remember that by default XMLHTTPRequest does not encrypt the data it tra
nsmits.

Published by QA Focus
-

supporting best practices for digital library programmes

Sept 2006

Published by QA Focus
-

supporting best practices for digital library programmes

Sept 20
06

Bandwidth and
S
peed

Several applications of AJAX have been designed to provide almost real
-
time input or
feedback to the user, or for continuous small updates to be made to a page. When
putting together an application using AJAX or frequent service

calls in general, add up
the amount of bandwidth that will be used during a typical interaction or use of the
service.

Fallback
P
lans

If your service is slow or unavailable


or JavaScript is turned off on the browser


the
majority of web applications
should still work. The only exception to this is the
relatively small subset of applications whose functionality depends directly on input
taken from services, such as mash
-
ups based around maps taken from Google Earth.

Managing
C
omplexity

Because AJAX ap
plications share the business logic between the server and the client,
the developers responsible for each element need to work together closely. Developers
dealing with technology relatively new to them will need time to produce successive
prototypes, sin
ce this is a learning process with few authoritative references from which
to work.

Conclusions

As with traditional Web applications [1], make security a priority, and plan for
maintenance in your budget. When specifying an application, page or component
that
takes user input, write down a list of possible vulnerabilities and ensure that you have
addressed these during the design and build phases. Test your
W
eb applications


both
the JavaScript layer and the server
-
side layer(s). Speak to a security exper
t if possible,
and ensure that you have taken reasonable precautions. A secure application can only be
ensured by an ongoing commitment to that aim.

Finally, be conservative with application of novel technologies, and consider a ‘feature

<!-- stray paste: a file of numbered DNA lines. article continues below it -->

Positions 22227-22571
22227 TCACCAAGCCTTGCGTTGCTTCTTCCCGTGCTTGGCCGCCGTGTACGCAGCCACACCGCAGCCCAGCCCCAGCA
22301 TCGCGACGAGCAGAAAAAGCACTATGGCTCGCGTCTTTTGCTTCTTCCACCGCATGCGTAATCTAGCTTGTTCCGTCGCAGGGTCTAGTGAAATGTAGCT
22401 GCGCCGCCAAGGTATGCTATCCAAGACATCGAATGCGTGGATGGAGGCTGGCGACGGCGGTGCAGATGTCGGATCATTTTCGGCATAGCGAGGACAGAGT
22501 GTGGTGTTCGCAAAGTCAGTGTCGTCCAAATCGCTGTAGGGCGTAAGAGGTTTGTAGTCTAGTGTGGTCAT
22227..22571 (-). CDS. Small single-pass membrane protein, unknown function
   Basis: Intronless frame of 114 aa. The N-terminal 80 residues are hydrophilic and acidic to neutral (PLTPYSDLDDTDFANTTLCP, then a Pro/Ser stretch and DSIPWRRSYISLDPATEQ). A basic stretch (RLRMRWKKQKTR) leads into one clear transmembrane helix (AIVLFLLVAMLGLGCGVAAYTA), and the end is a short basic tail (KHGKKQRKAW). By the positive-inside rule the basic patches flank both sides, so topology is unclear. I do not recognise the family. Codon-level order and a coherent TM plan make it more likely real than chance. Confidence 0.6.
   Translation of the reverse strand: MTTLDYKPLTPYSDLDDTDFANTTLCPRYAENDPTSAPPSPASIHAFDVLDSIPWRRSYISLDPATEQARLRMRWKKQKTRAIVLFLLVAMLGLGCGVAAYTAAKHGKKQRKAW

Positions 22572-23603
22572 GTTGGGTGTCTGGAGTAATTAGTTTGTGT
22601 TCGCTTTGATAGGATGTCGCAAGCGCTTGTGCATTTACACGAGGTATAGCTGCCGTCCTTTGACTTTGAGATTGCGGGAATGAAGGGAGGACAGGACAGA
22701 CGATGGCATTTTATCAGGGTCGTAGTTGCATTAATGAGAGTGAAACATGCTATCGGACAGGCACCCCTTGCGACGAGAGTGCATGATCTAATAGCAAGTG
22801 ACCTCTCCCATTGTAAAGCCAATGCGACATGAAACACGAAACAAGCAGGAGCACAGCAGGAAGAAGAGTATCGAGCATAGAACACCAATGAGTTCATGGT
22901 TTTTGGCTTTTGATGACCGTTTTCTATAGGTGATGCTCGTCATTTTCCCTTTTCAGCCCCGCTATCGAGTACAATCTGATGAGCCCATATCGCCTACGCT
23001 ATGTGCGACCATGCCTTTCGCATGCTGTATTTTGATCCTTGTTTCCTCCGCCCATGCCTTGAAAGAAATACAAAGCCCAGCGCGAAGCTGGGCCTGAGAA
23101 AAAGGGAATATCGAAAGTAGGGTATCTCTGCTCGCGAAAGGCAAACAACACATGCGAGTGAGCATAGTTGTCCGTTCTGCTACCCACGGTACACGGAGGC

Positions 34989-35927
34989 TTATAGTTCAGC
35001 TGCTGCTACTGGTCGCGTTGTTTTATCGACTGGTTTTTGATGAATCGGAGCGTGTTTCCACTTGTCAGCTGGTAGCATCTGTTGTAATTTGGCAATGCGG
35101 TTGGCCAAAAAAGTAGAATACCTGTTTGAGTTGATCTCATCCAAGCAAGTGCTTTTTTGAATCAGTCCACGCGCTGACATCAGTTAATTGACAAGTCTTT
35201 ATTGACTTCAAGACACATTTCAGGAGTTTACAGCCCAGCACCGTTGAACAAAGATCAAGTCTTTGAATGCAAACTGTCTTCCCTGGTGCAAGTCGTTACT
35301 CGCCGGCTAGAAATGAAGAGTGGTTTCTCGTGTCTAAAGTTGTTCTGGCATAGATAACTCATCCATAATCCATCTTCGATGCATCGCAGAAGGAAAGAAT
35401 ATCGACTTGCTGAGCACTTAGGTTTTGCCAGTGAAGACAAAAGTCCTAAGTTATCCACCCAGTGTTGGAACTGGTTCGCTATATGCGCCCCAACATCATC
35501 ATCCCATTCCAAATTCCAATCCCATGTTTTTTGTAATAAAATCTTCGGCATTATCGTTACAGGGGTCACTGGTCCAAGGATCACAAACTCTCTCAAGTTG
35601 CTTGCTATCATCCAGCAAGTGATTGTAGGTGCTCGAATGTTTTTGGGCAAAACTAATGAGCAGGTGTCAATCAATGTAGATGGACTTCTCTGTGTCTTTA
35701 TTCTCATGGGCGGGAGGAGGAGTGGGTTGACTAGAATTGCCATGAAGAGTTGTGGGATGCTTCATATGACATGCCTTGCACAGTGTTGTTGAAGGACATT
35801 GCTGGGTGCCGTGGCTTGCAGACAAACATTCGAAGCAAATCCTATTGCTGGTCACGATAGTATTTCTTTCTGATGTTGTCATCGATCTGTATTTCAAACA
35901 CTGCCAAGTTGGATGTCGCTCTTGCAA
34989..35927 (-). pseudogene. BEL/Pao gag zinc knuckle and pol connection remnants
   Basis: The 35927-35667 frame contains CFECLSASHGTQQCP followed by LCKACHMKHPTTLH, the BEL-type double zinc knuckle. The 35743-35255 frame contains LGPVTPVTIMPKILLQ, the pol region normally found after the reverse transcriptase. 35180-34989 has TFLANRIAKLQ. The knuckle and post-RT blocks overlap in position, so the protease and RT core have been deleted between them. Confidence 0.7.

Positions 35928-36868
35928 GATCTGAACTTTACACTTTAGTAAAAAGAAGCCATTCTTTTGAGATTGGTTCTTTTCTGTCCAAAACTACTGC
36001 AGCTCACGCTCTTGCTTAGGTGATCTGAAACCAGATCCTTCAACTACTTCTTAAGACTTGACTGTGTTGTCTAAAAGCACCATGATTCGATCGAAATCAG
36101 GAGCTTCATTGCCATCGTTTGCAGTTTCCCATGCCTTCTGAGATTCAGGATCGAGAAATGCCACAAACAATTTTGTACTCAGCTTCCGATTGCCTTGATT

-
freeze’ and testin
g cycle before deployment. New features will also require testing
before deployment, so plan to add features only when there is time to audit the result.

References

1.

An Introduction to
Secure Web Practice
, QA
-
Focus briefing document no. 108,
<http://www.uko
ln.ac.uk/qa
-
focus/documents/briefings/briefing
-
108/>

2.

AJAX Security
, Stewart Twynham, IT Observer,

<http://www.it
-
observer.com/articles/1062/ajax_security/>

3.

AJAX Threats Worry Researchers
, Bill Brenner,
<http://searchsecurity.techtarget.com/originalContent
/0,289142,sid14_gci1207759,0
0.html>

Bandwidth and
S
peed

Several applications of AJAX have been designed to provide almost real
-
time input or
feedback to the user, or for continuous small updates to be made to a page. When
putting together an application u
sing AJAX or frequent service calls in general, add up
the amount of bandwidth that will be used during a typical interaction or use of the
service.

Fallback
P
lans

If your service is slow or unavailable


or JavaScript is turned off on the browser


the
majority of web applications should still work. The only exception to this is the
relatively small subset of applications whose functionality depends directly on input
taken from services, such as mash
-
ups based around maps taken from Google Earth.

Managi
ng
C
omplexity

Because AJAX applications share the business logic between the server and the client,
the developers responsible for each element need to work together closely. Developers
dealing with technology relatively new to them will need time to produ
ce successive
prototypes, since this is a learning process with few authoritative references from which
to work.

Conclusions

As with traditional Web applications [1], make security a priority, and plan for
maintenance in your budget. When specifying an ap
plication, page or component that
takes user input, write down a list of possible vulnerabilities and ensure that you have
addressed these during the design and build phases. Test your Web applications


both
the JavaScript layer and the server
-
side layer(
s). Speak to a security expert if possible,
and ensure that you have taken reasonable precautions. A secure application can only be
ensured by an ongoing commitment to that aim.

Finally, be conservative with application of novel technologies, and consider
a ‘feature
-
freeze’ and testing cycle before deployment. New features will also require testing
before deployment, so plan to add features only when there is time to audit the result.

References

1.

An Introduction to
Secure Web Practice
, QA
-
Focus briefing docu
ment no. 108,
<http://www.ukoln.ac.uk/qa
-
focus/documents/briefings/briefing
-
108/>

2.

AJAX Security
, Stewart Twynham, IT Observer,

<http://www.it
-
observer.com/articles/1062/ajax_security/>

3.

AJAX Threats Worry Researchers
, Bill Brenner,
<http://searchsecurity.t
echtarget.com/originalContent/0,28
9142,sid14_gci1207759,
00.html
>